Tuesday, July 1, 2008

String Quilting

Back in January - shortly after I got that first baby quilt done, I looked at a whole sack of narrow strips of fabric I had been hang onto and decided to try another technique - String Quilting.
I started by shopping in my own stash and came up with some backing and all those strips. I really wish I had a picture of those strips in the beginning, because it was quite the mess! For several hours, I untangled, pressed and sorted a mountain of these strips that someone had no use for. I had picked them up at a local resale shop for virtually nothing, but they sat in my basement for several years too. I was finally going to do something with them.

Impatient to get started, I grabbed several large pices of butcher wrap and cut out 60 degree diamond shapes and began sewing, flipping and pressing over and over again. Once I got all the diamonds completed, I trimmed them up and made a tree skirt out of these pieces. Now the coloring on this picture isn't right - the colors are much more vibrant than it shows, but I think you get the idea. I sewed this together - lined it with a large start cut out of a damaged chenille bedspread and now have both a tree skirt or a topper for my round oak table.

Let me tell you now - butcher wrap paper is NOT what you want to use for this technique! I had a heck of a time getting all that paper off once I was done with it. I'm learning as I go and this was a really big learning experience!

I wasn't satisfied with this one. I still had a whole lot more of those strings...and in the little reading I'd done, this was about the only way I was going to use these narrow pieces of fabric up.

I read somewhere that it doesn't matter how small your fabric pieces are - if you can make more fabric from them - they're still worth $7 - $9 a yard - and I still had several yards in that bag.
I started cutting 12 inch squares of the Warm & Natural, the backing material that I still had plenty of and began strip piecing. Because I'd cut several of these, I could chain sew one right after another and only have to get up to press once all 16 of them had a new strip on them. It went fairly fast considering I was sewing and quilting all in one step.

This shows some of the blocks and how I intended to put them together.

The above photo shows the front, back and that Warm & Natural batting in the middle. You can just barely see the quilting lines on the backing. This also presented a problem - I didn't know how to put the blocks together once I had them to this point. I trimmed them all to 11 inches square, stacked them all up in a neat little pile - and there they sat for several months.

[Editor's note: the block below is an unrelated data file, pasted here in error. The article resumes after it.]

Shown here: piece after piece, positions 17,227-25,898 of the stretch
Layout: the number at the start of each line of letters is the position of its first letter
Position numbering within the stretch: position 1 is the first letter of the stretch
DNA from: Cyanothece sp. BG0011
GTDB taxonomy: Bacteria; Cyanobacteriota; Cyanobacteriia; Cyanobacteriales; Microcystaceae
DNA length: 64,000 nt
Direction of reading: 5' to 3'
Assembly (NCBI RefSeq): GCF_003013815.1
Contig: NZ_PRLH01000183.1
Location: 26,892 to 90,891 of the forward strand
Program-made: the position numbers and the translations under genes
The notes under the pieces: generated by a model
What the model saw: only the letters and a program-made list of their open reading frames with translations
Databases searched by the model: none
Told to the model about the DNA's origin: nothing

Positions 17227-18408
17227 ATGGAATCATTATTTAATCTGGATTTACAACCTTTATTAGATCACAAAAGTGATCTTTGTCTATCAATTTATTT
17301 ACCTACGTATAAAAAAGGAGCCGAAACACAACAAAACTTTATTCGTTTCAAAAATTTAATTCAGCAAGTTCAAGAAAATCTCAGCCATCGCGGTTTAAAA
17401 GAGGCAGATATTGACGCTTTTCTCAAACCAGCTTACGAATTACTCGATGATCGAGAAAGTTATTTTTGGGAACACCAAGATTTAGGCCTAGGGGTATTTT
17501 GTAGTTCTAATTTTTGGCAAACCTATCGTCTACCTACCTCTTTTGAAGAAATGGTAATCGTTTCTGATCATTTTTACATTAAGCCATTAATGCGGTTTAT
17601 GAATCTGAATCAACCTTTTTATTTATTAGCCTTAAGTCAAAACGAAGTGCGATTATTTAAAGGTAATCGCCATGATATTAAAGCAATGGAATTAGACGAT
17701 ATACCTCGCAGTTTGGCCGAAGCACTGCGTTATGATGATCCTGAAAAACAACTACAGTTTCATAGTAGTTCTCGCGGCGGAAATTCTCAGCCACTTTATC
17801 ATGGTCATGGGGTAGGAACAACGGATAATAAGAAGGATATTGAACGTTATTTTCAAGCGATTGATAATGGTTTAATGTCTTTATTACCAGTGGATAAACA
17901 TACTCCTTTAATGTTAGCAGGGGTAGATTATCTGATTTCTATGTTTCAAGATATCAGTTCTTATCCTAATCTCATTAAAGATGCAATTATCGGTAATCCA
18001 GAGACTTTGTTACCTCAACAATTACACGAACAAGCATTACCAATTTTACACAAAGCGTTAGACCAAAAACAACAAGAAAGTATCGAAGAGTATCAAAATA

Through a message board with HGTV, I absorbed as much as I could from a wonderful group of ladies. My sis (the one that made it possible for that first baby quilt to get done) had told me about this group of gals. They were fabulous! If you have questions about quilting - someone there will know the answers.

I put all the 11 inch squares together. Look at the above picture. I only used 15 of the blocks and set them 3 across and 5 down, using a small piece of black fabric to connect them. That only made this throw 33 X 55 and I knew it had to be much larger than that to be used. I'd been reading about a Braid technique - again using those scraps and quilting as I went, I made a long piece of 'braid to put next to those blocks. I didn't like making the braid as well as the blocks because you couldn't chain piece them. Each small piece of material had to be a seperate step.

With the help and advice of those HGTV quilters, this is the final results. I absolutely love it - especially when you consider all but that little bit of black had been sitting in my sewing cabinet for years waiting to have something done with it. It's now complete 55X75 . I have to ask myself - Is there things I would change? - Yes But it's done and being used, and I'm tickled to have something for almost nothing. If I hadn't done something soon with that pile of fabric in that sewing cabinet - it was going to get tossed. A very win / win situation.


  1. Very vibrant and colorful! I think the little grandbabies will LOVE it!

  2. I love the string star. Did you use a foundation to sew the strips to? I have so may scraps I need to start doing something with them and I like this idea.

  3. everythingquilts - I did use a foundation to sew the strips to - but it was heavy butcherwrap paper! Let me tell you - that's NOT what you want to use! It took me forever to get that paper off. If I do this again I will use prewashed muslin or fabric that you wouldn't have to remove. Nina